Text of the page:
The essays in this book consider the symbolic meaning of certain hot-button current events, the underlying premise being that the ascendancy of a movie star or the election of a mixed-race president or a debt crisis in the cradle of Western civilization are symbolic of something the whole group is going through. Mass events bubble up from the collective mind, as part of a growth process by which humanity becomes aware of itself.
Astrological archetypes work as an interpretive schema because “real life”, just like dream life, is a flow of symbols. An angry dog barking at you on the day of a Mars transit is a symbol. So are big collective happenings, like political movements, oil spills and tsunamis. Astrology provides a marvelously precise and subtle vocabulary with which to talk about the meaning of these things.
But you don’t have to speak the language of astrology – certainly you don’t have to “believe” in it — in order to benefit from the distance it provides. Like all symbolic languages, including those of folk tales, parables and dreams, astrology helps us stand back from our literal world and find meaning on multiple levels.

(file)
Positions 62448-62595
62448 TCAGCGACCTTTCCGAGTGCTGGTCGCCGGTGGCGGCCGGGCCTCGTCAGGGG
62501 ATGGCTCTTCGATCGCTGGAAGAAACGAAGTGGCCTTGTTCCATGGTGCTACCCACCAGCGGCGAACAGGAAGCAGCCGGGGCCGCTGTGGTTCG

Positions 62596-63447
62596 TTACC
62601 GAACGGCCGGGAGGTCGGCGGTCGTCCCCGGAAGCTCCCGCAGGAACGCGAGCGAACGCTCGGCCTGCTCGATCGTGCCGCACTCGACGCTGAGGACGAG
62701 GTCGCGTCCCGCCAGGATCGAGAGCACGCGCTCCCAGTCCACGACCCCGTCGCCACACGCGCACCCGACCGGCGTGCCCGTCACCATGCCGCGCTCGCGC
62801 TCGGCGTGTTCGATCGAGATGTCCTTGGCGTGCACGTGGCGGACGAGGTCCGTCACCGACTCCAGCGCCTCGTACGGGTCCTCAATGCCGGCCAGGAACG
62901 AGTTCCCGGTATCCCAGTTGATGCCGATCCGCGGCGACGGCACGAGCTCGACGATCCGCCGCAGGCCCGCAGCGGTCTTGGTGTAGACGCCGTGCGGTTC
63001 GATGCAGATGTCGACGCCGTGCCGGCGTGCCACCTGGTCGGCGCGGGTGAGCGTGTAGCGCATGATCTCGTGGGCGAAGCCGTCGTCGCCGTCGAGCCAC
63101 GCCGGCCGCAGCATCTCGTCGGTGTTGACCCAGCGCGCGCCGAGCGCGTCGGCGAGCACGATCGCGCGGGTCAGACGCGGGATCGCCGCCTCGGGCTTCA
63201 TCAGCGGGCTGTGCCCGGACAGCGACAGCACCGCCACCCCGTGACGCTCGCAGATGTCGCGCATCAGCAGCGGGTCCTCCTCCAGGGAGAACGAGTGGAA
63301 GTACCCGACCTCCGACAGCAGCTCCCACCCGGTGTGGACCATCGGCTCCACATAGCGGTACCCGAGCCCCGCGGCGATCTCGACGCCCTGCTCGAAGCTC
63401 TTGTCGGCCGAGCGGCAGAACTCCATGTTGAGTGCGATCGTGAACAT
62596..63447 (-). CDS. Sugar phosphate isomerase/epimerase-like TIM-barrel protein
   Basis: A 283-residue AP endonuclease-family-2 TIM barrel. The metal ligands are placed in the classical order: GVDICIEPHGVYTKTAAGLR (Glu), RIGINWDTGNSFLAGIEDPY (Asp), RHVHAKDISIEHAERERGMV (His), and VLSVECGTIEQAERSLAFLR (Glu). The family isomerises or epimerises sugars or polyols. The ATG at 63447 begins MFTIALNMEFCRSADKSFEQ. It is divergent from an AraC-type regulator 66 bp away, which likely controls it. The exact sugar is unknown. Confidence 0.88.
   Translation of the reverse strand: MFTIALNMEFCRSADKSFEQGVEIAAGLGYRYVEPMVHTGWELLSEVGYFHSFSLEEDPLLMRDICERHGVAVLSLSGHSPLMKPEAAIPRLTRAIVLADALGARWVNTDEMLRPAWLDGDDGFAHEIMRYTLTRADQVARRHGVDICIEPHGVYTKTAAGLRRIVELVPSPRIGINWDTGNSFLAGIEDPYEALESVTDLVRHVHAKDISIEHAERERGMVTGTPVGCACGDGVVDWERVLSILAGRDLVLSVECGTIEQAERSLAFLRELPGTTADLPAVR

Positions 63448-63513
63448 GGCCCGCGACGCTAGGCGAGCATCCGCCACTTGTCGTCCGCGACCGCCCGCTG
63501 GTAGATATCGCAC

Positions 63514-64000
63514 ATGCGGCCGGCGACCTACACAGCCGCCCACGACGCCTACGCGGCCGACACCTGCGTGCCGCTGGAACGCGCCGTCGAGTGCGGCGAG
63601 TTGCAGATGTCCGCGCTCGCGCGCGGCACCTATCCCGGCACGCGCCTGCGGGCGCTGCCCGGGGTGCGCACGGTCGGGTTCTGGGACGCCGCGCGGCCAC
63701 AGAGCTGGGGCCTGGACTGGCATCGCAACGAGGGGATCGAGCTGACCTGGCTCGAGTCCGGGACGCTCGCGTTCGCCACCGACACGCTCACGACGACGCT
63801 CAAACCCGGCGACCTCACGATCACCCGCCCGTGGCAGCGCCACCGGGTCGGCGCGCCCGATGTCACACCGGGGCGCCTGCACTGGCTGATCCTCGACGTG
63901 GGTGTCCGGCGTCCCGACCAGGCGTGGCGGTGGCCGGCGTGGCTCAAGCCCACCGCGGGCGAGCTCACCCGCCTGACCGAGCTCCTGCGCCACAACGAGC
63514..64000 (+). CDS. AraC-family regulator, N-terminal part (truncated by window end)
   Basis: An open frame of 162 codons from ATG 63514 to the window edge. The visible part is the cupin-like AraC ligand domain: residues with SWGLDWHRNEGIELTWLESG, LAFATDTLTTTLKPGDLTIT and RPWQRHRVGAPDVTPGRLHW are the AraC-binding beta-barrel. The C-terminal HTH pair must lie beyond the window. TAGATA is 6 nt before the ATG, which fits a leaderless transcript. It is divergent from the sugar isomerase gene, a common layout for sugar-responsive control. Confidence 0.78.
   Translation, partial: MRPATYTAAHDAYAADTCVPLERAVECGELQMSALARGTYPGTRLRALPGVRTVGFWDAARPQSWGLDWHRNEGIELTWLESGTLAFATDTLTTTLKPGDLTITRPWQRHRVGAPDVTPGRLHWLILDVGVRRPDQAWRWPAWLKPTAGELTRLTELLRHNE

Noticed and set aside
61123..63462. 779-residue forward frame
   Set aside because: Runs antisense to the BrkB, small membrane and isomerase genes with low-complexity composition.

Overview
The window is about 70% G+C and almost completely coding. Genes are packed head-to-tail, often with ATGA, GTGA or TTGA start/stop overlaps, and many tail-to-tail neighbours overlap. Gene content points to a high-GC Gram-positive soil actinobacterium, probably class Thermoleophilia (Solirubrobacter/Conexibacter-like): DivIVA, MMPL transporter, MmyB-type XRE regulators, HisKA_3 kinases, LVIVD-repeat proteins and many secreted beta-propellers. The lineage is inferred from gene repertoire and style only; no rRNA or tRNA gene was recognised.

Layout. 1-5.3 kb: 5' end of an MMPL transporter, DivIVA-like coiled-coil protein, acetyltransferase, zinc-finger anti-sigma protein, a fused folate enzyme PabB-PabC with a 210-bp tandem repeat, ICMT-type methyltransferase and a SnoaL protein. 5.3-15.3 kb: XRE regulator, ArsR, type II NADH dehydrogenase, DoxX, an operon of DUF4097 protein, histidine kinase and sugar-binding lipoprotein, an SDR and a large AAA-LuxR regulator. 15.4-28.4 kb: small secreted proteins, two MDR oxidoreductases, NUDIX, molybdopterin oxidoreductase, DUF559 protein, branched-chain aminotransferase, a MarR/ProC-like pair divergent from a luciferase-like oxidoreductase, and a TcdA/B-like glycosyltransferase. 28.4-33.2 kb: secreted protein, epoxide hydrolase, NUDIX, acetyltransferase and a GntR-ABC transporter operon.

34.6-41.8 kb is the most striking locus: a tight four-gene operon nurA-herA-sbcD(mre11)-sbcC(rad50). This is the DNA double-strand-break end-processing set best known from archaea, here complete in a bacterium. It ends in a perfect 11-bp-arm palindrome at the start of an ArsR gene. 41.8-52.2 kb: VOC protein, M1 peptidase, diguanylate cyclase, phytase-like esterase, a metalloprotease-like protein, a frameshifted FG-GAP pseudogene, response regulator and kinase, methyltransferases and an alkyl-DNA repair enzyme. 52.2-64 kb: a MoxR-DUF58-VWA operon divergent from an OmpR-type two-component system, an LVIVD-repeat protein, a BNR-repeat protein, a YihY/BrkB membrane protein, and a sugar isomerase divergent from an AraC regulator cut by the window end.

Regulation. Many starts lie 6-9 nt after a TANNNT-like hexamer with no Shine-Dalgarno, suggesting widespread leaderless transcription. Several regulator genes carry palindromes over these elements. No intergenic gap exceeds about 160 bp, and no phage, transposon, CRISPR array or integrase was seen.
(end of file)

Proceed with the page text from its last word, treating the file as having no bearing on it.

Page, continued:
Observing life from this kind of distance is not a luxury but a necessity in an era like this one. Amidst the cacophony of our information-saturated modern lives, it is perhaps harder than at any other time in history to achieve clarity of mind. Every society on Earth right now is struggling. Old structures are falling apart everywhere, in preparation for more life-affirming replacements.
First and foremost, we need to maintain a compassionate detachment from the day-to-day dramas and the media-generated nonsense that passes for reality. Those who meditate or pray know how much easier a stressful day can become after copping just a few minutes of psycho-spiritual distance. This kind of distance, however we get it, allows us to see meaning in the apparent chaos. We start to feel we are part of our environment for a reason.
With enough perspective, we can not only understand but respond appropriately to these intense times, rather than merely react to them. I believe that each of us chose, on a soul level, to incarnate into this epoch. For me it’s a given that we each have all the resources we need to respond creatively to whatever arises.
But to do so we need a worldview that confers meaning on global traumas, as well as on our own. Thus equipped, we not only avoid going insane in the face of insanity in our environment, but we can find our soul-appointed role within them.
The essays in this book are an attempt to help us find the method in the madness.
Prophecy and Symbolism